- The Washington Times - Wednesday, July 7, 2021

Tropical Storm Elsa brought strong wind gusts and heavy rainfall to the northern Florida Gulf Coast before making its way north Wednesday after briefly traveling through the Gulf of Mexico as a Category 1 hurricane.

The storm landed about 11 a.m. in Taylor County, Florida, and was expected to bring heavy rain, strong winds and potential tornadoes to parts of Georgia, South Carolina, North Carolina and Virginia before traveling up the coast, forecasters warned.

Tropical storm watches on Wednesday extended northward along the mid-Atlantic coast to Sandy Hook, New Jersey, including the Chesapeake Bay south of North Beach, the tidal Potomac south of Cobb Island, Delaware Bay south of Slaughter Beach and from New Haven, Connecticut to Sagamore Beach, Massachusetts, according to the National Hurricane Center.

Elsa had maximum sustained winds of 65 mph with its core about 65 miles west of Cedar Key, Florida, the National Hurricane Center said Wednesday in its 11 a.m. advisory. As of 5 p.m., maximum sustained winds had weakened to 45 mph about 115 miles west of Brunswick, Georgia, with forecasters predicting further weakening of the storm.

The storm was moving north at 14 mph and was expected to move over Georgia on Wednesday evening, over the Carolinas on Thursday, and move near or over the mid-Atlantic coast on Friday.

Elsa could cause flooding across portions of southeast Georgia and the low country of South Carolina, eastern North Carolina into southeastern Virginia, the Northeast and New England and western and northern parts of the Florida Peninsula.

In Florida, Tampa managed to avoid a direct hit from the storm as it migrated along the western side of the state. Although a hurricane warning had been in effect for Tampa, Hurricane Elsa weakened to a tropical storm during the overnight hours and drifted about 65 miles west of the city, Accuweather reported.

About 26,000 customers across Florida were without power Wednesday, but most of the outages were in Hillsborough, Pinellas and Polk counties.

Florida Gov. Ron DeSantis on Wednesday morning said about 10,000 utility workers will restore power as soon as it is safe to do so. He added there were not any reports of really significant structural damage in Florida.

“All things considered, where we looked at 72 hours ago, I think the impacts have been less than what we thought would be reasonable. So we’re fortunate,” Mr. DeSantis said. “But we’re going to be monitoring over the next few days how that affects the river levels and some of the potential for flooding.”

The Republican governor warned residents of flooding and downed power lines as the first landfall-making storm of the hurricane season approached. The ground in northern Florida is saturated from prior rains so Elsa will “exacerbate any of those issues” there, he said.

In the Tampa area, schools and government offices closed and most public events were delayed Tuesday. Tampa International Airport suspended operations Tuesday evening but resumed flights Wednesday morning, according to its website.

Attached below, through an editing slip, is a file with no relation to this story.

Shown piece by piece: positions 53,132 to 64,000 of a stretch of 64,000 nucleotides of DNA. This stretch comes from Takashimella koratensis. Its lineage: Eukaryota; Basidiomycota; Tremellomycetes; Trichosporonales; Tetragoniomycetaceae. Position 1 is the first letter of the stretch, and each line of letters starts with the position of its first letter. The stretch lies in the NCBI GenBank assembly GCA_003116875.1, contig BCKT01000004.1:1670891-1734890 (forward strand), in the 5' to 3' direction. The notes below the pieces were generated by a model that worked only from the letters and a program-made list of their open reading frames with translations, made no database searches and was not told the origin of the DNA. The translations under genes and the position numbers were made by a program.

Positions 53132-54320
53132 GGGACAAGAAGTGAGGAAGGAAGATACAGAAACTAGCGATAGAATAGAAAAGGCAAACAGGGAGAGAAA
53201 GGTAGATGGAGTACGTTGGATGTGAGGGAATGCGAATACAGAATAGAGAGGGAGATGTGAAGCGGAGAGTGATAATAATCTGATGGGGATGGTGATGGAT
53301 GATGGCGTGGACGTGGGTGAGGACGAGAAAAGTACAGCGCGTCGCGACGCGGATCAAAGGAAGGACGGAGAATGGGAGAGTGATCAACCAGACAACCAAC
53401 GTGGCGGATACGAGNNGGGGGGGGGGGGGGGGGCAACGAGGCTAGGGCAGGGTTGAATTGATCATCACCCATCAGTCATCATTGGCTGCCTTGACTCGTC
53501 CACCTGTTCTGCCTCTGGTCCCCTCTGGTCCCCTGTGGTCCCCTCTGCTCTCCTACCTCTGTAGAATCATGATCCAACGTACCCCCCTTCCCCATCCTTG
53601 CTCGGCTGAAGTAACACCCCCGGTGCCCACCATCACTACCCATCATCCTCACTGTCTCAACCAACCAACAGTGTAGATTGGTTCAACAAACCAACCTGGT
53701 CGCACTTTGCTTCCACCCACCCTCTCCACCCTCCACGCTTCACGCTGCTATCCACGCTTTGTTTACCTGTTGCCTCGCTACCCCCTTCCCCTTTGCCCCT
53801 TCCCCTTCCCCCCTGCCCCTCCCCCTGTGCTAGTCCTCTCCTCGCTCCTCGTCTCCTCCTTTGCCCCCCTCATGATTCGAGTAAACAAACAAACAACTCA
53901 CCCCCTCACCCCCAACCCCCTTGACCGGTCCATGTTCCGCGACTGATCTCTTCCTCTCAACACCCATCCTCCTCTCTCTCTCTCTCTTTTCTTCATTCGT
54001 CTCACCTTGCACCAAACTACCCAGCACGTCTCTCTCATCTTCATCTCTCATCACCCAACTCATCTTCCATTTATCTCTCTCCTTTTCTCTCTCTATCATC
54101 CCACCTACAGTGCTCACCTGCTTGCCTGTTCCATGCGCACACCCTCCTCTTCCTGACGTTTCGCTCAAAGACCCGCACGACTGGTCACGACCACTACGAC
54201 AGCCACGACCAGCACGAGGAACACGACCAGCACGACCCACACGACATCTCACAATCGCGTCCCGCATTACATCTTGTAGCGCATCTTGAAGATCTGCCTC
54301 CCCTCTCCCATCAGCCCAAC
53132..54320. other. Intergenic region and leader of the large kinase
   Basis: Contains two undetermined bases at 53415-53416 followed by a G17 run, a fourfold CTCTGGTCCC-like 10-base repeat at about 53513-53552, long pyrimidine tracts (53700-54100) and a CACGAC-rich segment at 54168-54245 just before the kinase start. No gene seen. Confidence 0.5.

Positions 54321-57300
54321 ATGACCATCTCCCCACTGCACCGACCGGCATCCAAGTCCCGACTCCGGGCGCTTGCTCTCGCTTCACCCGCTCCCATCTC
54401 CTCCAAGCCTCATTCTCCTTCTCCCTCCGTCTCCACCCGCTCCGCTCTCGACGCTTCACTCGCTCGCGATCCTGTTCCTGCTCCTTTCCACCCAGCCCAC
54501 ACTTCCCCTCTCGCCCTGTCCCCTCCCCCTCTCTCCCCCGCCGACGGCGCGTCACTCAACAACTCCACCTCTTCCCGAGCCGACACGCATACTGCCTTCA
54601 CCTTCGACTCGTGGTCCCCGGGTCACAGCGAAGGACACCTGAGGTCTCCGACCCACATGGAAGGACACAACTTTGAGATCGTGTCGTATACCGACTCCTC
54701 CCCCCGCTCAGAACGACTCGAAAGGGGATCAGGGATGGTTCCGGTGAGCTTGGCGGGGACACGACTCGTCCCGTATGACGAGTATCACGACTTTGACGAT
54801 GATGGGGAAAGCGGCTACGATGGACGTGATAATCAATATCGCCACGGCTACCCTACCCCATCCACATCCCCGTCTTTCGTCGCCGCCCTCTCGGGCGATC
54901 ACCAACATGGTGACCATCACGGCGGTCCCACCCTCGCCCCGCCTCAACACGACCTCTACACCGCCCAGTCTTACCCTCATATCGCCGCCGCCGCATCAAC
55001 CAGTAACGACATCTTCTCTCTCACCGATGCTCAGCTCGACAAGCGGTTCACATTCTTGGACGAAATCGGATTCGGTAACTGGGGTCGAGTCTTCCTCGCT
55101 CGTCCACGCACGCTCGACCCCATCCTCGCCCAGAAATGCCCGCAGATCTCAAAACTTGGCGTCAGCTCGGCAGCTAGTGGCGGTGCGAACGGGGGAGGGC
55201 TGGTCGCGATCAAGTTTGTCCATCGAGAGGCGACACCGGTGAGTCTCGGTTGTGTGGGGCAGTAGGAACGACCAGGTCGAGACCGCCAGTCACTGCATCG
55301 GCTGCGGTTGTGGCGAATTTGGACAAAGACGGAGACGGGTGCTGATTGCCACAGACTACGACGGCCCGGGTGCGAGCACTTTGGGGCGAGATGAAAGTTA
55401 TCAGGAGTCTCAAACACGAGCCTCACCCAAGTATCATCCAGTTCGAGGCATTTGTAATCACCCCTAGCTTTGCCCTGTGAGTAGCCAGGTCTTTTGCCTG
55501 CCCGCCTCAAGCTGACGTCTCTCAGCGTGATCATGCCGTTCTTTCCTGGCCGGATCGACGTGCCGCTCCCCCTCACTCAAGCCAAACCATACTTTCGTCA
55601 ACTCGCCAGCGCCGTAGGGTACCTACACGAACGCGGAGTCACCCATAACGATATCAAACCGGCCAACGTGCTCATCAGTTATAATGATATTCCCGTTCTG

Crews continued their search and rescue efforts at the collapsed Champlain Towers South in Surfside, Florida, despite the storm.

Tropical storm conditions are possible in the watch area in the mid-Atlantic and northeastern states by Thursday night and Friday, the National Hurricane Center said.

The National Weather Service on Wednesday also posted a hazardous weather outlook for the Maryland portion of the Chesapeake Bay, Tidal Potomac River, and I-95 corridor through central Maryland, northern Virginia and the District. A tropical storm watch has also been issued through Friday morning for St. Mary’s and Calvert counties in Maryland.

The threat of a few tornadoes stretched across northern Florida and southeastern Georgia into eastern South Carolina Wednesday before it is expected to shift to eastern Carolinas and far southeast Virginia on Thursday.  

Elsa struck the Caribbean earlier this week, forcing nearly 200,000 people to evacuate due to heavy flooding and mudslides and killing at least three people, before traveling to Florida.

As of Wednesday, there wasn’t any tropical activity on the two-week horizon, Mr. DeSantis said, but cautioned this part of the year isn’t the “major leagues” for tropical storms, which are typically most active from August to October.

“There is going to be more activity. We don’t have anything on the horizon, but people just need to be prepared. As these storms come, we’re just going to have to deal with them,” he said.

The National Oceanic and Atmospheric Administration in May projected a 60% chance of a busier-than-normal Atlantic hurricane season, a 30% chance of a near-normal season and a 10% chance of a less-active season. But forecasters at the agency said they do not expect to see the record level of storm activity witnessed this last season.  

The 2021 hurricane season could see 13 to 20 named storms with winds of 39 mph or higher. Six to 10 of those could turn into hurricanes with winds of 74 mph or higher, including three to five major hurricanes with winds of 111 mph or higher. The NOAA said it has 70% confidence in these predictions.

An Atlantic hurricane season lasts from June 1 through Nov. 30. An average hurricane season sees 14 named storms, of which seven become hurricanes including three major hurricanes.

This story is based in part on wire service reports.

• Shen Wu Tan can be reached at stan@washingtontimes.com.

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